Personally I like the last idea; you'll need primitives to move the turtle, to mark the start and end positions of lines, set colors, rotate, clear, etc:

  • MVUP x - Move turtle up by x pixels
  • MVDN x - Move turtle down by x pixels
  • MVLT x - Move turtle left by x pixels
  • MVRT x - Move turtle right by x pixels
  • SETC r g b - Set the line-drawing color to an RGB value
  • STLN - Mark the start of a line at the turtle's position
  • ENDL - Mark the end of a line at the turtle's position; causes the line to be drawn from start to end using the currently-set color.
  • RTCL x - Rotate canvas x degrees clockwise (this requires some matrix math, and you will lose anything you've drawn that falls outside the canvas after rotation)
  • RTCC x - Rotate canvas x degrees counter-clockwise (ditto)
  • CNTR - Place turtle in the very center of the canvas. Useful when defining an initial position from which to begin, or to avoid reversing a number of complex movements to get back to the center and draw again.
  • CLRS - Remove all drawn lines from the pad. This, along with CNTR, should probably be the first two commands in a "program" to draw any particular shape, but if you omit them, the program can build on itself iteratively by being run on top of its previous output to create fractal patterns.

I just gave you 11 primitive commands that could be used to move a cursor from place to place on a canvas, drawing lines as you go, and could draw any 2D shape the user wished. You could also use a forward-backward-turn left-turn right model, as if the turtle were a robot, but that would probably make this more complex than it has to be (remember YAGNI; it will serve you well in industry).

Once you have the language, you have to make it work 2 ways; first, the program has to know how to interpret the instructions entered in a textbox in order to draw/redraw the shape on a drawing pad, and second, the program has to accept mouse input on the drawing pad, interpret those commands as moving the turtle/marking start or end/setting colors, and enter the commands into the textbox. That's your project, and I leave its implementation to you.

share|improve this answer
I do rather like this answer :) –  IanNorton Nov 1 '11 at 20:11
Thanks, sounds great. About the last part you mentioned "the program has to know how to interpret the instructions entered in a textbox in order to draw/redraw the shape on a drawing pad..." That's the hardest, part, how do I do that ? –  franko_camron Nov 2 '11 at 1:48
Actually it's not really that hard. Each command will do one simple thing. All you need to do is be able to parse each line in the textbox and determine which thing needs to be done, and translate it to a call to the method that does that thing. Just break up each line into "words" separated by spaces, then examine the first "word" to determine the command. Use the remaining "words" as your arguments/parameters. –  KeithS Nov 2 '11 at 14:10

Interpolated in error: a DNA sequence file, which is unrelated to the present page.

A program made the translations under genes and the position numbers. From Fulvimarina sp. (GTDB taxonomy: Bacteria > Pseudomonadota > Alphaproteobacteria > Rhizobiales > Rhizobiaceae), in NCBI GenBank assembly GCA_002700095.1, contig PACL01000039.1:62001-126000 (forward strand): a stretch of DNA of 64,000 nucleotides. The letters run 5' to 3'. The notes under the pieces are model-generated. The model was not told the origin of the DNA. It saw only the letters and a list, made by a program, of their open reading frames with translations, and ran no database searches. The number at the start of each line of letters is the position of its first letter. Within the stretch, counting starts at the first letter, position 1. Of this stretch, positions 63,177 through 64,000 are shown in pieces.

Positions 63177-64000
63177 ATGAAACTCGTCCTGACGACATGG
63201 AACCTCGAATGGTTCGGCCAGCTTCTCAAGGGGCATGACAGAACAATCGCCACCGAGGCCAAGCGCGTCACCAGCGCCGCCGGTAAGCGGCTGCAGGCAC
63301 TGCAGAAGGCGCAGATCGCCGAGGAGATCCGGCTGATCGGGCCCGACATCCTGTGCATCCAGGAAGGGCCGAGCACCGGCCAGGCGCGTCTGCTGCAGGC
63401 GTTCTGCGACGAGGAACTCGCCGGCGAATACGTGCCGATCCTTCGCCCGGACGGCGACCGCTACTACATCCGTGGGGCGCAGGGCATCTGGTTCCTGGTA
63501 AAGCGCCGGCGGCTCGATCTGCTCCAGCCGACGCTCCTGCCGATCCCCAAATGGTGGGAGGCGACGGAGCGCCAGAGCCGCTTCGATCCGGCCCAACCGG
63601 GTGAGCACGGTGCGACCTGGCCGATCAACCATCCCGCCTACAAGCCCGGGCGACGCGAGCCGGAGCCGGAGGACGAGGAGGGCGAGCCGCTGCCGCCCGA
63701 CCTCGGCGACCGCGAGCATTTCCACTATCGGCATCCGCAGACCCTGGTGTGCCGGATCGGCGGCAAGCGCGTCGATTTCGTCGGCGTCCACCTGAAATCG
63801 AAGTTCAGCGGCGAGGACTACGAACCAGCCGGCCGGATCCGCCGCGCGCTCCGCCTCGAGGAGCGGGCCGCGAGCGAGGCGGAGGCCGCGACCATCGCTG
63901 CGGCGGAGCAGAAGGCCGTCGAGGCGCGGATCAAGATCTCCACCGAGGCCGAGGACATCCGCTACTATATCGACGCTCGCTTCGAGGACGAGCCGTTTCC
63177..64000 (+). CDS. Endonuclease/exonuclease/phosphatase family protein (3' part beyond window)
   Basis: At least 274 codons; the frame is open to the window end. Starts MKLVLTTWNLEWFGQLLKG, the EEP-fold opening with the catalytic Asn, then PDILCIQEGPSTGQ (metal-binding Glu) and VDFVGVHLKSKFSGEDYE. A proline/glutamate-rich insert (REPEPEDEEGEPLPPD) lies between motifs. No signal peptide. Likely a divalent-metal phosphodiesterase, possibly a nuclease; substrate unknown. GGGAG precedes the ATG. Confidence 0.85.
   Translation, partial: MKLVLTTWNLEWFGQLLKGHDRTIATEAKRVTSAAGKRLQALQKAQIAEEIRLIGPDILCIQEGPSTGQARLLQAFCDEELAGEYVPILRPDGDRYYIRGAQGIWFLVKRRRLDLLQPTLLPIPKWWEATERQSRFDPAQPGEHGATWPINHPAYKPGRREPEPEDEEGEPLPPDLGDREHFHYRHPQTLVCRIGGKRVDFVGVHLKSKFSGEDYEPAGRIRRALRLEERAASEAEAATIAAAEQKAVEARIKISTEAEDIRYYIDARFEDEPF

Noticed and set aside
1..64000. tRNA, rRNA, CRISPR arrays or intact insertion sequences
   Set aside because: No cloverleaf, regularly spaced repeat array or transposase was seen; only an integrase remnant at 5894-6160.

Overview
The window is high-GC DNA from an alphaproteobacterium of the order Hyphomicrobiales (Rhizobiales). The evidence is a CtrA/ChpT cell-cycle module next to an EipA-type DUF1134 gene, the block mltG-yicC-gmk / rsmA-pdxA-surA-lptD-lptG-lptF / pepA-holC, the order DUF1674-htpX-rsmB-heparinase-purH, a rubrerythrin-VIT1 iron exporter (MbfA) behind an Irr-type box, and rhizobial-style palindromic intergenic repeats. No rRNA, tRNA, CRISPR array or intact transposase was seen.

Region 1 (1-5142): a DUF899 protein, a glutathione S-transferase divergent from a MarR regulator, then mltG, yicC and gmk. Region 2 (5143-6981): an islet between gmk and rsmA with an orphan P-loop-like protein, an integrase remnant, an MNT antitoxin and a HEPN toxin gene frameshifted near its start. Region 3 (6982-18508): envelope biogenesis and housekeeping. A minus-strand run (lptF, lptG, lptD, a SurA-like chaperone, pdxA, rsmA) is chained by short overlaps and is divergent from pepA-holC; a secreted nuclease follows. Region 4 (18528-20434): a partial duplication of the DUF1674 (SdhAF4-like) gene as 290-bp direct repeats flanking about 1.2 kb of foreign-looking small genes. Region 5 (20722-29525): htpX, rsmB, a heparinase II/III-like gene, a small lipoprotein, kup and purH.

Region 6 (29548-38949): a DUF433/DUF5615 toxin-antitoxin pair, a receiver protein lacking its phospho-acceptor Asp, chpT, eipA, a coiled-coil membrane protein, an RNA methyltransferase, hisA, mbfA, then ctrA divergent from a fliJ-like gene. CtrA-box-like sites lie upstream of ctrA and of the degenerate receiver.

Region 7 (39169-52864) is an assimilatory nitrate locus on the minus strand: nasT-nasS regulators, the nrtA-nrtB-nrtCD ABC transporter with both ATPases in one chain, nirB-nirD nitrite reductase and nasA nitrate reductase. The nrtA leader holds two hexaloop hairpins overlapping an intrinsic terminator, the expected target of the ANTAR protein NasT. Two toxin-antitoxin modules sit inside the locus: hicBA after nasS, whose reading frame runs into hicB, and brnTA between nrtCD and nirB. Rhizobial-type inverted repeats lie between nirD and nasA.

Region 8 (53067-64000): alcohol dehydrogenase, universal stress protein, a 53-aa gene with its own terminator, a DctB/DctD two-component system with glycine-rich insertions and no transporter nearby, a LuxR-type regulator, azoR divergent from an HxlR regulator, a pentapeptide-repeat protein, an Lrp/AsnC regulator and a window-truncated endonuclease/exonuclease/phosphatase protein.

I recommend you implement Context-Free Art.

It will be relatively ugly to convert drawing to code - you'll inevitably describe a set of fixed shapes at fixed locations. And all your classmates will do likewise.

But by implementing the context-free grammar, you'll be able to generate absolutely stunning pictures from code. This will be massively satisfy and will spur you to polish and pass and you'll be left with something to show off afterwards.

share|improve this answer

It sounds like the exercise is about generating and parsing something like SVG. It also sounds like the professor is not completely clear on what a compiler is. Translating from text to graphics might be within some academic definition of compiler, but it certainly doesn't reflect any real world meaning (in spite of work done on graphical programming languages).

Perhaps to fulfill the requirement of "compiler" you could translate a subset of SVG (which is textual) to JavaScript commands for generating the graphics. For the meaning of "primitive" you could just google it. Sort of, show some initiative.

Then you could do your user interface in HTML, which would fit the time frame better than anything else I can think of. Essentially this would be something like Google Documents Draw, except with display of the drawing's representation as SVG.

Cheers & hth.,

share|improve this answer
funnily, I was thinking what a good exercise it was.... –  Will Nov 1 '11 at 19:46
@Will: what do you mean –  Cheers and hth. - Alf Nov 1 '11 at 20:00
Yes but this crazy guy wants a compiler, parser generator and all that :( –  franko_camron Nov 2 '11 at 1:37

Your Answer


By posting your answer, you agree to the privacy policy and terms of service.

Not the answer you're looking for? Browse other questions tagged or ask your own question.